Yet despite these signs of optimism, which you must cherish as if they were your children, I left Israel more profoundly troubled than when I arrived, for a thought had occurred to me which was unbearable: that at its heart, indeed because of what is in the hearts of its people, not just its leaders, this conflict could be insoluble.

How it works, Rubinstein told me, is that the Israeli right uses the Palestinian right-of-return as a bogeyman to frighten people into believing that there are no moderate Palestinians. In fact there are plenty who recognise that if there is to be an end to the occupation, it has to depend on the recognition by Palestine of Israel as Jewish state, he said. And this must mean that the right of return will be settled by financial compensation, and a recognition of the role Israel played in making them refugees, not a return to the actual homes in Jerusalem and Jaffa from which they were driven in 1948. What will happen if they won't surrender the right of return? I asked. He shook his head. "Then it's hopeless."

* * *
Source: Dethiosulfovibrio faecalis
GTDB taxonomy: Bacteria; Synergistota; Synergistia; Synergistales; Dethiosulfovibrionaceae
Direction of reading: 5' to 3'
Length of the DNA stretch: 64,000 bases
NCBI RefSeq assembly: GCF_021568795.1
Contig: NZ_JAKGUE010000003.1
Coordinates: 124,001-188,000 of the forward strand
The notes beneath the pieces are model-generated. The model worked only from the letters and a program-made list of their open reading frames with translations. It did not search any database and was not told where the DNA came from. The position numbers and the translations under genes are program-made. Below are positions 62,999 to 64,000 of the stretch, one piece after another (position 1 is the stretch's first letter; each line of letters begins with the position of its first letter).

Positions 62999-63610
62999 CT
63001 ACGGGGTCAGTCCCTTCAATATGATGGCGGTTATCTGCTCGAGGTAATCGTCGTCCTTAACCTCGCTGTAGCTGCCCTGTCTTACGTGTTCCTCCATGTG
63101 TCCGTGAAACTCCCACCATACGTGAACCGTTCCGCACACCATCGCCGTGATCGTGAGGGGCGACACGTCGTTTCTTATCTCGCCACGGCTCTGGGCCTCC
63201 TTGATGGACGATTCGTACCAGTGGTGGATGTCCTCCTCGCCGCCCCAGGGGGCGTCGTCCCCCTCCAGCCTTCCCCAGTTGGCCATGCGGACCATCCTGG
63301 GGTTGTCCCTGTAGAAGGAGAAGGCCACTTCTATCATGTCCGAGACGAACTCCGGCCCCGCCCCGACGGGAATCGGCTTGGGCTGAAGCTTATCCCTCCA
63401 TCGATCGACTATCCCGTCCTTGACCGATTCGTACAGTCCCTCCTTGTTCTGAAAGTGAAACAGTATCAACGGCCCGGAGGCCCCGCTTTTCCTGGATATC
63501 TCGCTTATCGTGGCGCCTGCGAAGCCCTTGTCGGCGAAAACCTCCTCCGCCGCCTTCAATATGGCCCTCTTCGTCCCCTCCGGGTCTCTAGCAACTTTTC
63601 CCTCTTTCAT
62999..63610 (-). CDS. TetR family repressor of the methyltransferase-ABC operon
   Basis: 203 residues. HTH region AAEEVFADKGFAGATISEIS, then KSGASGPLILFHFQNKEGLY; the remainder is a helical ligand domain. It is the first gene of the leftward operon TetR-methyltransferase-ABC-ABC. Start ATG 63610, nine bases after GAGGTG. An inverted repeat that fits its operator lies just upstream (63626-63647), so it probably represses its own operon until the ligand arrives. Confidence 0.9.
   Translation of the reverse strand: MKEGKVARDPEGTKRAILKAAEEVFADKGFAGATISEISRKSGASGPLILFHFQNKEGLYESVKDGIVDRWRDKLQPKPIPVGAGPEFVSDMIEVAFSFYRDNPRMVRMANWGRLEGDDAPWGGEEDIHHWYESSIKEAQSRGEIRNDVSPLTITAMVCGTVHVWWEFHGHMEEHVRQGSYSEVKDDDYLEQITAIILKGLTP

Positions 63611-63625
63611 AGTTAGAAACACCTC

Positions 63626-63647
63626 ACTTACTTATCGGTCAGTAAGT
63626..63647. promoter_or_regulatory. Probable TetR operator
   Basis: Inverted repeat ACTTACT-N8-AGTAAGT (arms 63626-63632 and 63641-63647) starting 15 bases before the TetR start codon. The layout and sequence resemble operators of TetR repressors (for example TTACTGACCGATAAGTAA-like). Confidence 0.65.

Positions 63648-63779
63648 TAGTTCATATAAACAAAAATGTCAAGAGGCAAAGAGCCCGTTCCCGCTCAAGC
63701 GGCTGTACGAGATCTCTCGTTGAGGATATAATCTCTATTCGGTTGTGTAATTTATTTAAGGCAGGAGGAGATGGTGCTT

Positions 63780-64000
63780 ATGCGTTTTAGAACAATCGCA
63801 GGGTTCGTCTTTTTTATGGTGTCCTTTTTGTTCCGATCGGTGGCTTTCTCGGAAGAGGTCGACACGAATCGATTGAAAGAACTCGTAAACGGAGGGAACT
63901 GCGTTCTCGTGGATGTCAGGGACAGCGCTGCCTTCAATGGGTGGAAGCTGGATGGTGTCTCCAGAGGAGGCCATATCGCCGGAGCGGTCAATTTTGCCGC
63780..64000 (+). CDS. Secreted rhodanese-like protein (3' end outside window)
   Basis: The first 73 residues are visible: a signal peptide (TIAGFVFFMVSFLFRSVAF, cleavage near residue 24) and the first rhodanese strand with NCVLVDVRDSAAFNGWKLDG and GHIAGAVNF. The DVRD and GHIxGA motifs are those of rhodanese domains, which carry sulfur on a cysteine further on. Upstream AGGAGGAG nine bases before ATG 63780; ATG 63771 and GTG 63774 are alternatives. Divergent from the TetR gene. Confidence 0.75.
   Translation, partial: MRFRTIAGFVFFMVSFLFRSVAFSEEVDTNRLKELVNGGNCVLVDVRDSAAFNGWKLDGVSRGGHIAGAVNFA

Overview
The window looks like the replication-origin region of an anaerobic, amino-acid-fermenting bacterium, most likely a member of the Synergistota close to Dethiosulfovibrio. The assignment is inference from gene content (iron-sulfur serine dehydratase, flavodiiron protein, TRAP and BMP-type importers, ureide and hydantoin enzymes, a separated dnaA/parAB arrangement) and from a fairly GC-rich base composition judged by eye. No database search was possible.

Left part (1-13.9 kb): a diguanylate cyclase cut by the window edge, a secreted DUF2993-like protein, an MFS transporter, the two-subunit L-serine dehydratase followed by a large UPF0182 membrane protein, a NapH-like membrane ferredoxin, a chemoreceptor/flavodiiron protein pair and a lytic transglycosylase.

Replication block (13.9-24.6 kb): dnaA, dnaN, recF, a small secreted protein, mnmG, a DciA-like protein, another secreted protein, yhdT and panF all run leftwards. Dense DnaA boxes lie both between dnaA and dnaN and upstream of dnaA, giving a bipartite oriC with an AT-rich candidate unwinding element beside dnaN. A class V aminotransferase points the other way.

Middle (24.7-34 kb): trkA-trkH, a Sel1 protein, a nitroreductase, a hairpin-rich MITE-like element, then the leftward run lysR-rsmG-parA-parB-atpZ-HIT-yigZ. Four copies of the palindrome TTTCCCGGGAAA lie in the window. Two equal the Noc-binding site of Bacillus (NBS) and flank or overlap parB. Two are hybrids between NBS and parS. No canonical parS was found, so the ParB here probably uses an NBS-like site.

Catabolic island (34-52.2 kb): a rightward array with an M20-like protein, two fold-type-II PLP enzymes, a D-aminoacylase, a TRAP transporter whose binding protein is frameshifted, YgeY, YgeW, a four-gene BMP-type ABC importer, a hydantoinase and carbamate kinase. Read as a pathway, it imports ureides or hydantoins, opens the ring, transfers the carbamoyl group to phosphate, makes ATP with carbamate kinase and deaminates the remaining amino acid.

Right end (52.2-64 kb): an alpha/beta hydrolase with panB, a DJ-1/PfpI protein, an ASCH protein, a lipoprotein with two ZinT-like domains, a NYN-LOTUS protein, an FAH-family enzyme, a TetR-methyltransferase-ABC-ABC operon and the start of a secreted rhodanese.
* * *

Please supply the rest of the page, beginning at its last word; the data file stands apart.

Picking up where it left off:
But there exists in Israel a far left that agrees with those on the right that the centre left, people like Rubinstein, are indeed deluded, that they have failed to comprehend that the bedrock of the Palestinians' claim — the one that is enshrined in international law and which no politician can sign away on their behalf — is the right of return not just to their houses but to their land their country. Once Israelis accept it, then the two-state solution becomes an interim stage on the way to the true destiny of the two peoples: a single state solution, one person, one vote, an end to ethnic dominance. I put this to Hillel Schenker, co-managing editor of the Palestine-Israel Journal, the only publication jointly edited and run by both Palestinians and Israelis.

"These views resonate abroad, particularly among radical Palestinians opposed to the PA [Palestinian Authority] and anti-Zionist leftists," he said, "but there is absolutely no meaningful constituency in Israel that will respond to an international struggle for a single state.

I also know what some Palestinian friends tell me, that the right of return is deeply embedded in the Palestinian soul and can never be given up, that no leader can sign an agreement on their behalf which would settle it with a cheque instead. What I know about Jewish Israelis, they know about Palestinians; if they are right, then we might have to face the nightmare that the war between the two peoples cannot be concluded, there is no deal that can ever be signed that will not give way almost at once, to the resumption of the struggle. No US administration, however evenhanded, can settle the dispute, or even impose a settlement, over land that can neither be shared nor divided.